“Zingcreed – thinking aloud about religion, a personal ‘Christian/Atheist’ polemic by Peter Turner M.A., M.Sc.”

Yes, Don Cupitt, Dean of Emmanuel College Cambridge for dummies; and that includes me. I was fascinated by his TV series “Sea of Faith” years ago, and I even bought the book. To think that George Elliot translated David Strauss from the German! But when I bought other books by him I found some of them rather difficult to understand. I suppose that’s not surprising, he’s a Cambridge academic and there’s nothing he doesn’t know about theology and philosophy. He’s influenced my writing a lot, but although we have similar views, and we both have science degrees, I am just a bumbling amateur compared with him. I doubt I’ll ever read Barth or Nietsche. Being a member of the Sea of Faith Network, I responded to the offer he made this year to members to write in for copies of his books free of charge. (He’s having a clear out.) I toyed with the idea of writing a long summary of his main views as the world’s leading radical Christian, based on my new acquisitions. Then I came upon a booklet in the British Library (and no, they don’t have every book ever printed) from Radio New Zealand, containing a transcript of a conversation between Cupitt and some other radical Christians – most notably Lloyd Geering. Here he is forced to simplify in a way he never does in his books. In this Post I aim  to copy extracts with the minimum of editing.  I hope will be useful to others looking for a radical take on their religion. ( When I met him for the first time on 22 September 2013 at a Sea of Faith Network meeting in London, I told him about this blog; he didn’t seem particularly interested and said there was a lot of stuff on the internet about him.)

The faith of a radical Christian

On belief:
“Originally it meant loyalty, allegiance to a people, a path, a way, and I’m a believing Christian in that sense. I believe ‘in’. What happened in the Christian tradition was that belief ‘in’ got turned into belief ‘that’, and it became very dogmatic…you had to hold the right doctrinal beliefs to be saved. That model I reject. I believe ‘in’ Christianity in that I take from it my vocabulary, my way of life, and out of that I try to make something new.”

On God:
“I don’t think of God as an objective being out beyond the world at all. I think of God rather as a symbolic vehicle for common values, our common cultural values. God is a focus of spiritual aspiration. God symbolises the values to which we’re committed. But our idea of God changes over time as our values change. The most familiar example of this is that the harsh patriarchal societies of the past had a harsh patriarchal God, whereas nowadays, with the influence of environmentalism and feminism, God is getting greener and is getting a feminine pronoun more. It’s important to be questioning our idea of God and modifying it as times change.”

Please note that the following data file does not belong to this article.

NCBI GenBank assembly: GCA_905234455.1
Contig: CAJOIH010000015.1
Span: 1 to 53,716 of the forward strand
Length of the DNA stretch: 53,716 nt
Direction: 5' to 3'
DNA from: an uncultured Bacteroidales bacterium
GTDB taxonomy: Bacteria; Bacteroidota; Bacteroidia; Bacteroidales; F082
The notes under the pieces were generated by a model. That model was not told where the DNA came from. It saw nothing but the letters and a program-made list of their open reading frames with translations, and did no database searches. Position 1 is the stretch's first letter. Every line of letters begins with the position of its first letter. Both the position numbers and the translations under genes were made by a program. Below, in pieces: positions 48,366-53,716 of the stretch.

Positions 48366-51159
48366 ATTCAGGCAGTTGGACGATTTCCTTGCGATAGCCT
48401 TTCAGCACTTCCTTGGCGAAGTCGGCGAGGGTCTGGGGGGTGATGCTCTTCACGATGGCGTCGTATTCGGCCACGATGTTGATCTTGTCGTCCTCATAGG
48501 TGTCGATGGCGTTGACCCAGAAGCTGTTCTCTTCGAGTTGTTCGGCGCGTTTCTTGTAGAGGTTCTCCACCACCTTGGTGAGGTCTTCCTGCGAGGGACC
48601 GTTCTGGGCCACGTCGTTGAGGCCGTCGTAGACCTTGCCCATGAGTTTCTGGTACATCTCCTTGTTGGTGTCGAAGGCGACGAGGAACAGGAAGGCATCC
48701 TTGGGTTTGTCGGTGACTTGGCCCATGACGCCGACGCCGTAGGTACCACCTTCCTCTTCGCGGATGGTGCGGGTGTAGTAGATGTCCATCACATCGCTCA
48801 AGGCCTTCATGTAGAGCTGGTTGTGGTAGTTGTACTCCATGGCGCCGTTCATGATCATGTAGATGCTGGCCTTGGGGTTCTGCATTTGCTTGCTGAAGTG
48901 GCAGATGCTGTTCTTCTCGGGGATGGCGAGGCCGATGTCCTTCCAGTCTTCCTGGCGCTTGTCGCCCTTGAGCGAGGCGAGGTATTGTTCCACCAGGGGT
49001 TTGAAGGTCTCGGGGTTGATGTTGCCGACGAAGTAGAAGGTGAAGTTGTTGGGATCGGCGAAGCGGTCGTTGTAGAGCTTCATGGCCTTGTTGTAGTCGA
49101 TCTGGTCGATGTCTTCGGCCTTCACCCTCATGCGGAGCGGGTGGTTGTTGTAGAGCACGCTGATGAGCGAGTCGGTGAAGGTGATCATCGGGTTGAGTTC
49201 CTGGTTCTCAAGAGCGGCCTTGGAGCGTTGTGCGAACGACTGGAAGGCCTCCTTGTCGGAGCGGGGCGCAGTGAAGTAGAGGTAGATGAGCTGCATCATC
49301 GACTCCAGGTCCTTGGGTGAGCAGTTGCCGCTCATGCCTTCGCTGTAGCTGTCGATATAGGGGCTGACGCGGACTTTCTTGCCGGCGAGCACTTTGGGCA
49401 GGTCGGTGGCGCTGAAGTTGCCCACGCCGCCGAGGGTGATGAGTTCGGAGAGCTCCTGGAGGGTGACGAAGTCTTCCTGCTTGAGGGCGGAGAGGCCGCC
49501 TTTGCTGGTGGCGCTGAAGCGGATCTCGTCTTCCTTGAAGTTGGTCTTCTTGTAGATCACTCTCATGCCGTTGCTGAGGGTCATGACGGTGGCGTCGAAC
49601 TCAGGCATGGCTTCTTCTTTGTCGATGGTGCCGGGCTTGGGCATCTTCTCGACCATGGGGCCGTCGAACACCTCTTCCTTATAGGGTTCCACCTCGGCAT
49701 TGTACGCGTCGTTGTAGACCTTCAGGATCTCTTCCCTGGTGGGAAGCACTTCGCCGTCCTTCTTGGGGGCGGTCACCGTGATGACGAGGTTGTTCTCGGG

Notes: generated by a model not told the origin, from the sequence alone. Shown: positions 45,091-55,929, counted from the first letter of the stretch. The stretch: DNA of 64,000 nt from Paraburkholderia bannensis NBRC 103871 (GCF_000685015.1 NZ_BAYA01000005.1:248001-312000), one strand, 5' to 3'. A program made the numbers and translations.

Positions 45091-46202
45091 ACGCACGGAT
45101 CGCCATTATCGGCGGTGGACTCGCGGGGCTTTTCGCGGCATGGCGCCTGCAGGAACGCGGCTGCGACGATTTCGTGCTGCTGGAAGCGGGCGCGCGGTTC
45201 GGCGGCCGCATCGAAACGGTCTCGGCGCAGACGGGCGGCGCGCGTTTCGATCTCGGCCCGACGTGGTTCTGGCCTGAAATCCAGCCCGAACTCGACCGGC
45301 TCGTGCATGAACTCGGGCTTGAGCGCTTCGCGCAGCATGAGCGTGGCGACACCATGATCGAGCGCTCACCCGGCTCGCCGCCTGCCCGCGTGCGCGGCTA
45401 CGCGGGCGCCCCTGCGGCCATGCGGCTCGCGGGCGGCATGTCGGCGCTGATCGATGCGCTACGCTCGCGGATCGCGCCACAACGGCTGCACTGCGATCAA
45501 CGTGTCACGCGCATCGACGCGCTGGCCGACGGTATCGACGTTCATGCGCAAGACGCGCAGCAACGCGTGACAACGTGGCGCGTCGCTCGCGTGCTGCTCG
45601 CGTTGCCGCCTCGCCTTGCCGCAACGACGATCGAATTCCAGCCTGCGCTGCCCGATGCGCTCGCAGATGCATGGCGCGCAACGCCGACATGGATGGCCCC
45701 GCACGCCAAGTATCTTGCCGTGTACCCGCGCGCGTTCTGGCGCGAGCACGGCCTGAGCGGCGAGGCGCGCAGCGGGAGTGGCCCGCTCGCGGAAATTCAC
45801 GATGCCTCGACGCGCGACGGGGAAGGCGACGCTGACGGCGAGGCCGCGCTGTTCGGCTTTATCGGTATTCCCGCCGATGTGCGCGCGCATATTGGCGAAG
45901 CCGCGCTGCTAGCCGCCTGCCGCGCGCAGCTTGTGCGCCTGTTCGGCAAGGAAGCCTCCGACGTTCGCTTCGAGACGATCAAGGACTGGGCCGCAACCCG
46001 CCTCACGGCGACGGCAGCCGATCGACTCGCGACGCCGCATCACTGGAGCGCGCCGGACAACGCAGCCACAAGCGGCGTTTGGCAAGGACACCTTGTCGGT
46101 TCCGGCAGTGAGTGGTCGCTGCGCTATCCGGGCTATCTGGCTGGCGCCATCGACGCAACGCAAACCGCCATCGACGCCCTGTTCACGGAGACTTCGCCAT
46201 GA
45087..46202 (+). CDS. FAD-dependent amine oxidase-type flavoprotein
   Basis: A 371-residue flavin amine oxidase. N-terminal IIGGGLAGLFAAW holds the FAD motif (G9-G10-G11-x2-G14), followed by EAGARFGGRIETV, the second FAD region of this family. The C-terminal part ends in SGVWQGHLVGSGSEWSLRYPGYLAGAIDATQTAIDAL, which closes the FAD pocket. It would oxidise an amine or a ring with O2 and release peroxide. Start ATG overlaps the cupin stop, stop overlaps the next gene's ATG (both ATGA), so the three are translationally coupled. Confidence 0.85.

On the supernatural:
” I don’t believe in any reality beyond this one around us. I don’t believe in any supernatural ‘beyond’, either out on the far side of it or even inside us on the near side. I’m just completely immersed in this flux of life.”

On religion:
“Yes, indeed I have a place for religion! I think religion gives us a shared vocabulary in which we can celebrate together our life, our values, we can join in common cause, we can debate the questions of the meaning of life. Religion is the most central cultural institution – without it we’re disoriented and lost. We’ve got to have a common religious vocabulary, but I’m saying at the end of the 20th century, our religion must change, when we are living through the greatest single cultural upheaval in the whole of human history.”

On spirituality:
“Spirituality doesn’t mean that there’s an extra spiritual dimension to the world or experience quite apart from us. In the Christian tradition the spirit is always associated with life, the giving of new life.  There I think of the many ways in which our vision of the world may be renewed or enhanced by myths, by stories, by art, by religious fellowship. So spirituality for me is the renewing energy that gives life meaning and enables us to make sense of things. It’s not a transcendent use of the term spirit- rather I see spirituality in terms of language and way of life and renewal.”

On salvation:
” There is a movement to a more communal, less individualist, understanding of salvation, and with it comes a more this-worldly understanding of salvation. For me, now, to be saved is to be returned to myself, to the centre of my life, to this world. I don’t see salvation as a transfer to another world. For me salvation is to be found in the here and now and in saying “yes” to life. Since I am part of the world and my life is bound up with other people’s, for me salvation now extends to human society and even to the planet.”